THE MINDSET LISTS OF AMERICAN HISTORY
Frequently Asked Questions Posed to the Authors,
Tom McBride and Ron Nief
Q: Why didn’t you just publish a book that included all your Mindset Lists since the beginning in 1998?
A: No one would buy such a book when they get all our Mindset Lists free online at www.beloit.edu/mindset or www.mindset.flywheelsites.com Besides, we wanted to do something larger: prove that our methods are an illuminating way to pursue historical truth, especially about American life over the past 150 years, from 1880-2030.
Q: What do you mean by that?
A: We mean that an investigation of what’s normal for one generation, but abnormal for another, reveals how history is all about change. Historical change is usually slow, and it’s hard to measure or even notice unless you ask a particular generation what has always been “normal” for them. The way we use the words “always” and “never” in our Mindset List items is ironic: for history, unlike philosophy or math, is about shifting, not fixed, reality. We are always trying to dramatize that in light-hearted but mind-blowing ways.
Q: So your book is a record of social and technological change. Aren’t there any constants?
A: Sure there are. We begin the book with how, for late nineteenth century teens, patent medicine salesmen with wagons of so-called magic “elixirs” were normal. They’d supposedly cure everything from constipation to nerves. Everything’s changed, right? Not really: today’s teens find products like St. John’s Wort, never checked by the Food and Drug Administration, on sale everywhere. For that earlier generation, the cryptic telegraph was normal; for the current generation cryptic texting is normal. Texts are electronic telegraphs. For that earlier generation pocket watches were normal; no one wore a wristwatch. For the current generation smart phones are their watches. They don’t wear wristwatches any more either. Things move in cycles; the more things change, the more they don’t.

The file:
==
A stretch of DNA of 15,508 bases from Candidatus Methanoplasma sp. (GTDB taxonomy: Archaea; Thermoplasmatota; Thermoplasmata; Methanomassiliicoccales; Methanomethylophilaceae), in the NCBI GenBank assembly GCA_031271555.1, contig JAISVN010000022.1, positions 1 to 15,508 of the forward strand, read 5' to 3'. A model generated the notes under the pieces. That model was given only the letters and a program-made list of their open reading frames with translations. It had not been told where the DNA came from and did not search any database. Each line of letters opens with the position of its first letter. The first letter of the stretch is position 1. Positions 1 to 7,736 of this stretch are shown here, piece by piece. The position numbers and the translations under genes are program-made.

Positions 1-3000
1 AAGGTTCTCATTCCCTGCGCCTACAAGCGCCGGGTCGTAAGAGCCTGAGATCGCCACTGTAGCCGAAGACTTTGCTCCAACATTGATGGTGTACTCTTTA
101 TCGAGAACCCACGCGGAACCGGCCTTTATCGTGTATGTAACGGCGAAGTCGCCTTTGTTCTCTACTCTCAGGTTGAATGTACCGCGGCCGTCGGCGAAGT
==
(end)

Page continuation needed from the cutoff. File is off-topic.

Q: What else doesn’t change?
A: Human nature. It’s hard to define exactly, but we all know what it is. If members of the college class of 1902 came back to the U.S. today they’d be bewildered at first with all the new technology, but then they’d realize that love, jealousy, envy, greed, war, and bravery haven’t really changed at all. Our new world would soon become recognizable.
Q: Yet surely your book is mostly a record of bewildering change, isn’t it? Look at your last chapter: a futuristic one about how much different everything will be by 2030.
A: That’s right. We predict newspapers will be delivered only three days a week, and then mostly in Braille. We predict that the new generation will never fold up a map or write a check. We predict a digital, paperless world—and that’s just the start of it. Again, however, change is slow; and, lived every day, it doesn’t seem all that dramatic. It’s when you tell the whole story of change in American life over a century and a half from the viewpoint of kids growing up—as we have—that the fun and wonder come into play. That’s why so many people, such as Brian Williams, have liked the book.
Q: Is there any ultimate reason you wrote this book?
A: Yes. We want generations to talk across the divide. If just one person reads our book and begins to interview and archive the memories of parents and grandparents for future generations (before it’s too late), we’re a couple of happy guys.